Generally, Shepherd, the ATRA, and the Chamber of Commerce frame the issue of MMPA reform relative to the aforementioned self-selected set of supposedly absurd cases, usually concerning food products, in the context of St. Louis being a “judicial hellhole.” These are not representative of the median MMPA case, which would probably look more like a colorable claim against a used-car dealer. Like Chamber of Commerce head Dan Mehan’s emphasis on a particular candy suit (which was ultimately dismissed anyway), or discussion of the notorious McDonald’s-hot-coffee case in an introductory torts class, hyperbolic examples act more as soundbites and attention-grabbers for a passive audience than meaningful evidence with which to discuss policy. As Shepherd herself notes, “actual data on the number of frivolous cases is nonexistent”—nonetheless, she seems willing to extrapolate policy-oriented suppositions from some anecdotal data suggesting some amount of frivolous litigation. Likewise, she provides no citation for the assertion that “existing data suggest that this cycle has encouraged frivolous consumer protection lawsuits.” Without actual data on genuinely frivolous lawsuits, however defined, many of Shepherd’s arguments ring hollow for they ultimately rely on the conceptual notion that the existence of frivolous MMPA lawsuits render the Act suboptimal in aggregate and detract from job creation, innovation, product-quality improvements, and so forth.
Further, some of the cases that Shepherd and others cite as facially absurd—e.g., the cupcake mix case or the “free” upgraded Internet service case—may not actually be that absurd at all. While actual harm in such cases may well be debatable, why, for example, should a food company be allowed to advertise “all natural” ingredients if not all of its ingredients are natural? Why should Internet service providers, who typically provide an essential service in an oligopolistic market, be allowed to advertise speeds if they are not actually able to provide them? Why should consumers consistently pay for such misrepresentations rather than the businesses that make them?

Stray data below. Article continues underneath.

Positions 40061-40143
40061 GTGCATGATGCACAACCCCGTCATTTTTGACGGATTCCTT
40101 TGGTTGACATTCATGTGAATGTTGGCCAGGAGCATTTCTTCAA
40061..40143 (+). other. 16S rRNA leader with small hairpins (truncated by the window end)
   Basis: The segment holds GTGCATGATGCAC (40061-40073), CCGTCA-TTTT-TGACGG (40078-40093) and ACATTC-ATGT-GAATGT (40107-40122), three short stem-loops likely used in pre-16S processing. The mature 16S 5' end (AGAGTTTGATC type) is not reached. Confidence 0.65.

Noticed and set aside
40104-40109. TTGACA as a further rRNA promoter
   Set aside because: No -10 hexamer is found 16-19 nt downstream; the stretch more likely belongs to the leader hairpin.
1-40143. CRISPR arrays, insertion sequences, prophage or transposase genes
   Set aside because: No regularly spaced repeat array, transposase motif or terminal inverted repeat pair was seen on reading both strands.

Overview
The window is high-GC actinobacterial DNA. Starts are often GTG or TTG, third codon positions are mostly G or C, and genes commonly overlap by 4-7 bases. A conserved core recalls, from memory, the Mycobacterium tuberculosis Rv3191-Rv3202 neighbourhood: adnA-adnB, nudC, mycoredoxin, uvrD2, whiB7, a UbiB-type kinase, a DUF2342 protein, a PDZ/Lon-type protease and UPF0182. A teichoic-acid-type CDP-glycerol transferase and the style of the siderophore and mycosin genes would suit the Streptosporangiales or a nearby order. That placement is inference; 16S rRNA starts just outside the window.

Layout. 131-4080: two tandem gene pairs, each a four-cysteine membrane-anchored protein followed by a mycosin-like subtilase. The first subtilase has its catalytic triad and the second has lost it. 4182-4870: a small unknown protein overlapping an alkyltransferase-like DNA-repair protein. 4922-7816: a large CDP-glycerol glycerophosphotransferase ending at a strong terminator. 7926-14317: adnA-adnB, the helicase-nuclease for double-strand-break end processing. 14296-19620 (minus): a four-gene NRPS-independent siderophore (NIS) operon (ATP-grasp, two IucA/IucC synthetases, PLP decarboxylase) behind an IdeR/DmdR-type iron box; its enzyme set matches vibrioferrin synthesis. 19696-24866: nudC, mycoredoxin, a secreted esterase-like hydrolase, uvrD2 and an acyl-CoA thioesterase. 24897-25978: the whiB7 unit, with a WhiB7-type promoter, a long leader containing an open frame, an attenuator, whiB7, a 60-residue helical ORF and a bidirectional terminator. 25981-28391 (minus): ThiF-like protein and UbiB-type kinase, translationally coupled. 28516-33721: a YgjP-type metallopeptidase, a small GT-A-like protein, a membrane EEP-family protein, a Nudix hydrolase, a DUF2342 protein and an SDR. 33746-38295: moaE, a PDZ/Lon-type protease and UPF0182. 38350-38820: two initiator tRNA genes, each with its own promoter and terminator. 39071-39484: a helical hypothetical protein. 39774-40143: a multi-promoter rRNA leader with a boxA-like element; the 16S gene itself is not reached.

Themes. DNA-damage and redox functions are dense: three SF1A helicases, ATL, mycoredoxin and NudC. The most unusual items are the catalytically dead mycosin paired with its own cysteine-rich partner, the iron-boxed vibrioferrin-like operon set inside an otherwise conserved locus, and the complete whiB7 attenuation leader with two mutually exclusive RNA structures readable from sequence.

It is as if those who attack consumer protection statutes on the basis of such cases take for granted that marketing claims like these entail harmless “puffery” rather than deception that can create real aggregate harms. Such cases may also establish useful precedent and not just be about compensating a given plaintiff for some marginal harm. For example, any number of consumers justifiably care about whether their food is organically grown and/or absent of GMOs, yet food is routinely mislabeled or deceptively labeled in this regard; why should companies be allowed to deceptively market their foods and what benefits are being induced by allowing them to misleadingly market their products?
Arbitration and Spokeo
At the national level, the Supreme Court has issued multiple decisions in relatively recent years—the most notable being AT&T Mobility LLC v. Concepcion and Spokeo, Inc. v. Robins—that tend to limit the ability of consumers to sue companies in the public courts. Concepcion concerned the inclusion of a binding arbitration provision, a practice that has furtively affected the legal rights of millions of U.S. consumers. Generally, if a consumer is bound by an arbitration agreement they will be compelled out of the public courts and into private arbitration, which can expedite the litigation process but also results in an almost total lack of transparency that favors business. The increased use and enforcement of arbitration clauses, which often include class-action waivers, have had the predictable effect of chilling consumer class actions. Even though there is good reason to believe that Congress never intended the Federal Arbitration Act (“FAA”)—the 1925 legislation that the Supreme Court relied upon in Concepcion—to apply to the consumer (or labor) context, which generally does not entail the same symmetry in negotiating power as does the commercial context, a 5-4 Supreme Court majority held that California’s determination that class-action waivers in arbitration agreements were unenforceable under certain conditions was preempted by the FAA. Frequently, agreements with arbitration clauses also contain forum-selection and choice-of-law provisions, which determine where the arbitration will be held geographically and what law will apply. For example, a credit card company based in South Dakota or Utah may well specify in a user agreement that South Dakota or Utah law shall apply even if the consumer lives in another state. Such provisions generally benefit businesses by enhancing the predictability of arbitration outcomes and, of course, by allowing them (if they can reasonably do so) to select jurisdictions with statutes less friendly to consumers.